Purchase discounts and allowances, and refunds of expenses.
(a) Principle. Discounts and allowances received on purchases of goods or services are reductions of the costs to which they relate. Similarly, refunds of previous expense payments are reductions of the related expense.
(b) Definitions—(1) Discounts. Discounts, in general, are reductions granted for the settlement of debts.
(2) Allowances. Allowances are deductions granted for damage, delay, shortage, imperfection, or other causes, excluding discounts and returns.
(3) Refunds. Refunds are amounts paid back or a credit allowed on account of an overcollection.
(c) Normal accounting treatment—Reduction of costs. All discounts, allowances, and refunds of expenses are reductions in the cost of goods or services purchased and are not income. If they are received in the same accounting period in which the purchases were made or expenses were incurred, they will reduce the purchases or expenses of that period. However, if they are received in a later accounting period, they will reduce the comparable purchases or expenses in the period in which they are received.
(d) Application.(1) Purchase discounts have been classified as cash, trade, or quantity discounts. Cash discounts are reductions granted for the settlement of debts before they are due. Trade discounts are reductions from list prices granted to a class of customers before consideration of credit terms. Quantity discounts are reductions from list prices granted because of the size of individual or aggregate purchase transactions. Whatever the classification of purchase discounts, like treatment in reducing allowable costs is required. In the past, purchase discounts were considered as financial management income. However, modern accounting theory holds that income is not derived from a purchase but rather from a sale or an exchange and that purchase discounts are reductions in the cost of whatever was purchased. The true cost of the goods or services is the net amount actually paid for them. Treating purchase discounts as income would result in an overstatement of costs to the extent of the discount.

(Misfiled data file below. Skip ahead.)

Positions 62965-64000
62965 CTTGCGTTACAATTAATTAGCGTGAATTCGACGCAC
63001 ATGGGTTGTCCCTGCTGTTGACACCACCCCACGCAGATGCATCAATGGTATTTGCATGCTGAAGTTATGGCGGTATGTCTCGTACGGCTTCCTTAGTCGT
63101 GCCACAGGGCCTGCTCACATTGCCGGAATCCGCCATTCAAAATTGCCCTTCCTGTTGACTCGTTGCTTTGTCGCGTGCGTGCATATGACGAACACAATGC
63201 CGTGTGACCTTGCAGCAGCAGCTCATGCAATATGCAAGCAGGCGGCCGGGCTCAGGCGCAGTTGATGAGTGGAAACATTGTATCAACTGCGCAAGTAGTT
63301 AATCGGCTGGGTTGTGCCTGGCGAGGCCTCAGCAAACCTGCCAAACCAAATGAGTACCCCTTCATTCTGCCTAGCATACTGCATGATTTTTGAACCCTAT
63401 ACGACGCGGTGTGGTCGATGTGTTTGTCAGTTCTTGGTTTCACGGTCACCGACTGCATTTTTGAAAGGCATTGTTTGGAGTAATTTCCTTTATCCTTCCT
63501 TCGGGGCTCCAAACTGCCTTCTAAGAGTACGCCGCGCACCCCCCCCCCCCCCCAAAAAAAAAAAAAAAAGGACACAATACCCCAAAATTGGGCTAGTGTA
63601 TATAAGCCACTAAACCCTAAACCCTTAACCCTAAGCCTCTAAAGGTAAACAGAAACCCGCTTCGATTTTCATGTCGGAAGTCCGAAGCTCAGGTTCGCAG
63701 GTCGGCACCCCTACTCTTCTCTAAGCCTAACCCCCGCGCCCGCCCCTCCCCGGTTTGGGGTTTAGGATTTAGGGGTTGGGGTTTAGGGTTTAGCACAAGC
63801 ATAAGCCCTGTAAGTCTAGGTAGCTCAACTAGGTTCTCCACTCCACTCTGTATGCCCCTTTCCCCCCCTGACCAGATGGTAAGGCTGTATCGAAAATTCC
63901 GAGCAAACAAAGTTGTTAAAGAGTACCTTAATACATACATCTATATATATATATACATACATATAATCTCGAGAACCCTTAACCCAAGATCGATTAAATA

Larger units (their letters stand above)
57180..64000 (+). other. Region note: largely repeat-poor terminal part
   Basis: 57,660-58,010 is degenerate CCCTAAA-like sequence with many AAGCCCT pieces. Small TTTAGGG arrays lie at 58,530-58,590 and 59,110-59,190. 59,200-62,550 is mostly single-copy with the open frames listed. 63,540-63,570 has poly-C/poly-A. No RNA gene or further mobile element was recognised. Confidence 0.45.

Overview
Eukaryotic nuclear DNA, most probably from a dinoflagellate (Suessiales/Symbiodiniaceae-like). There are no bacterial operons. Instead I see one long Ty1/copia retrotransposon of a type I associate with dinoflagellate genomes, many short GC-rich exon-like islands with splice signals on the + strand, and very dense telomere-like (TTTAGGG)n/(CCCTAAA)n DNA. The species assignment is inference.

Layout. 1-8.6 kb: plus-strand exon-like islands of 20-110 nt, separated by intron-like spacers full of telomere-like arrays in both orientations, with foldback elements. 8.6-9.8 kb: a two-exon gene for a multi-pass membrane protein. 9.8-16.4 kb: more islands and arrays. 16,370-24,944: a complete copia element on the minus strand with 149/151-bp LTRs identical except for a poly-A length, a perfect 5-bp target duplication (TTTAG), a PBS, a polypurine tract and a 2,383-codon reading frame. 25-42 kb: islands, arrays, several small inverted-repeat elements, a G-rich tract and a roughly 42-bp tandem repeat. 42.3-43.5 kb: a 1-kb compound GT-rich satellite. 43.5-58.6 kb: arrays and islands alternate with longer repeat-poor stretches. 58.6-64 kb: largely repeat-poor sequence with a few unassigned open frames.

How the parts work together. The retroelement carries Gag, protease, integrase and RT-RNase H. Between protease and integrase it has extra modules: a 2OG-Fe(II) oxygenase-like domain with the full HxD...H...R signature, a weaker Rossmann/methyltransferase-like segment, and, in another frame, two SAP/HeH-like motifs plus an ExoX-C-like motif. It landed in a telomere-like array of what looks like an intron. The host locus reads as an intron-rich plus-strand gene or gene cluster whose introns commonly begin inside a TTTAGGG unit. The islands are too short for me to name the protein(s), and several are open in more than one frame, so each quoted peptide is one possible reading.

(2) As with discounts, allowances, and rebates received from purchases of goods or services, refunds of previous expense payments are clearly reductions in costs and must be reflected in the determination of allowable costs. This treatment is equitable and is in accord with that generally followed by other governmental programs and third-party payment organizations paying on the basis of cost.
Title 42 published on 2012-10-01
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